Italophilia is very strong -for example- in the USA, mainly between the Italian communities, as was seen even in New York during the 2006 WorldCup celebrations of the Italian soccer team victory (see The term is used in two basic contexts: in international politics and in cultural context. "Italophilia", "Italophile", and "Italophilic" are the terms used to denote pro-Italian sentiments, usually in politics and literature.

Historically, a huge italophilia started to develop in Europe during the centuries of the Italian Renaissance.

William Shakespeare is a famous example of an Italophile of the 16th century

Actually one of the main reasons of Italophilia in the world is that Italy is home to more World Heritage Sites than any other nation in the world. Another reason is the worlwide appreciation for Italian culinary and foods. For example, the Pizza -created in Napoli- is one of the most appreciated foods in nearly all the countries of the modern world, from Europe to the Americas and Australia.

Italy is also a big wine producer. In 2005 it made over 5 million tonnes, and many italian wines are very famous in the world, like the "Chianti".

Indeed in the American countries with a huge Italian emigration (since the early XIX century, nearly 2/3 of the more than 28 millions of Italian emigrants moved there!), there it is a widespread italophilia: Argentina, Brasil, Uruguay, Canada and the USA have millions of Italian descendants who promote in their society the love and appreciation for Italy.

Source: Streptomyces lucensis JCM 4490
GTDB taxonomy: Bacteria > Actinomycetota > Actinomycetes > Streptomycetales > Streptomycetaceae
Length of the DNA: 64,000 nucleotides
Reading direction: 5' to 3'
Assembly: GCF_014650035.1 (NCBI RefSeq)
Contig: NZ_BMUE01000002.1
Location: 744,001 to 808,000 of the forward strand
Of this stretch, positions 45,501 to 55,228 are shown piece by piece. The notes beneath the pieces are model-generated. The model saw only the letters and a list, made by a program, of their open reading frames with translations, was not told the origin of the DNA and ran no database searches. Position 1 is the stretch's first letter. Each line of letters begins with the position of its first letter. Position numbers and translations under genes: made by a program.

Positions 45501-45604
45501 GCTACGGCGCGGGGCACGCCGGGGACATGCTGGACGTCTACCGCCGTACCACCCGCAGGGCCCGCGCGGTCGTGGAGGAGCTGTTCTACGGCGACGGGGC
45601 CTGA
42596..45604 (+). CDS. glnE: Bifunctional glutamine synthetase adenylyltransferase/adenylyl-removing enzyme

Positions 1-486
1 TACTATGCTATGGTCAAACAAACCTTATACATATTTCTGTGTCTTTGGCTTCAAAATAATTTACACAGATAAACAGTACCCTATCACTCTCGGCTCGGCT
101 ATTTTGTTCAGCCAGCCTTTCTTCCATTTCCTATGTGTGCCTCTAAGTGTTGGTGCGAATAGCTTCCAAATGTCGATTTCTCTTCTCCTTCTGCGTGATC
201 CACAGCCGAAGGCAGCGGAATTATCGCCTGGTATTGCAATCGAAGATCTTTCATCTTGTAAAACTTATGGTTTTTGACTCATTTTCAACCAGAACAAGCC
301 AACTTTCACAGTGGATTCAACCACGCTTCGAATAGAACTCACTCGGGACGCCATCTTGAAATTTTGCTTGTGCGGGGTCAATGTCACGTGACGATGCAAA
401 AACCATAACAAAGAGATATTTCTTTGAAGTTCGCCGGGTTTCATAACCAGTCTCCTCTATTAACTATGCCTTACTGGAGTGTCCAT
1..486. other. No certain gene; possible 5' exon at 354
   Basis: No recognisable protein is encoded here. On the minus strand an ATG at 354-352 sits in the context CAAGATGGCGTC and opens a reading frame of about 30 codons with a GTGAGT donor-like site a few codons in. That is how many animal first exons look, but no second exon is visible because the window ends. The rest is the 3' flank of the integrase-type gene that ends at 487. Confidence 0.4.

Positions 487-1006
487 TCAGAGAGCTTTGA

Actually Giorgio Silvestri (director of the "Assemblea legislativa della Liguria") has calculated that there are more than 250 million italophiles in the world.

Italophilia in History

The extent to which Italic civilization has shaped Western civilization and, by extension, the civilization of the whole world, is widely recognized and acknowledged. Appreciation of the legacy of Italic ideals, civilization and culture has existed for many centuries, into the present day.

Some of the most famous "italophiles" in History are William Shakespeare, Thomas Jefferson, Benjamin Franklin, Francis I, Catherine the Great, Goethe, John Ruskin and Lord Byron. In the last two centuries even Queen Victoria, Napoleon, Simon Bolivar, Francisco Franco, Juan Perón and other politicians showed some form of italophilia.

Roman era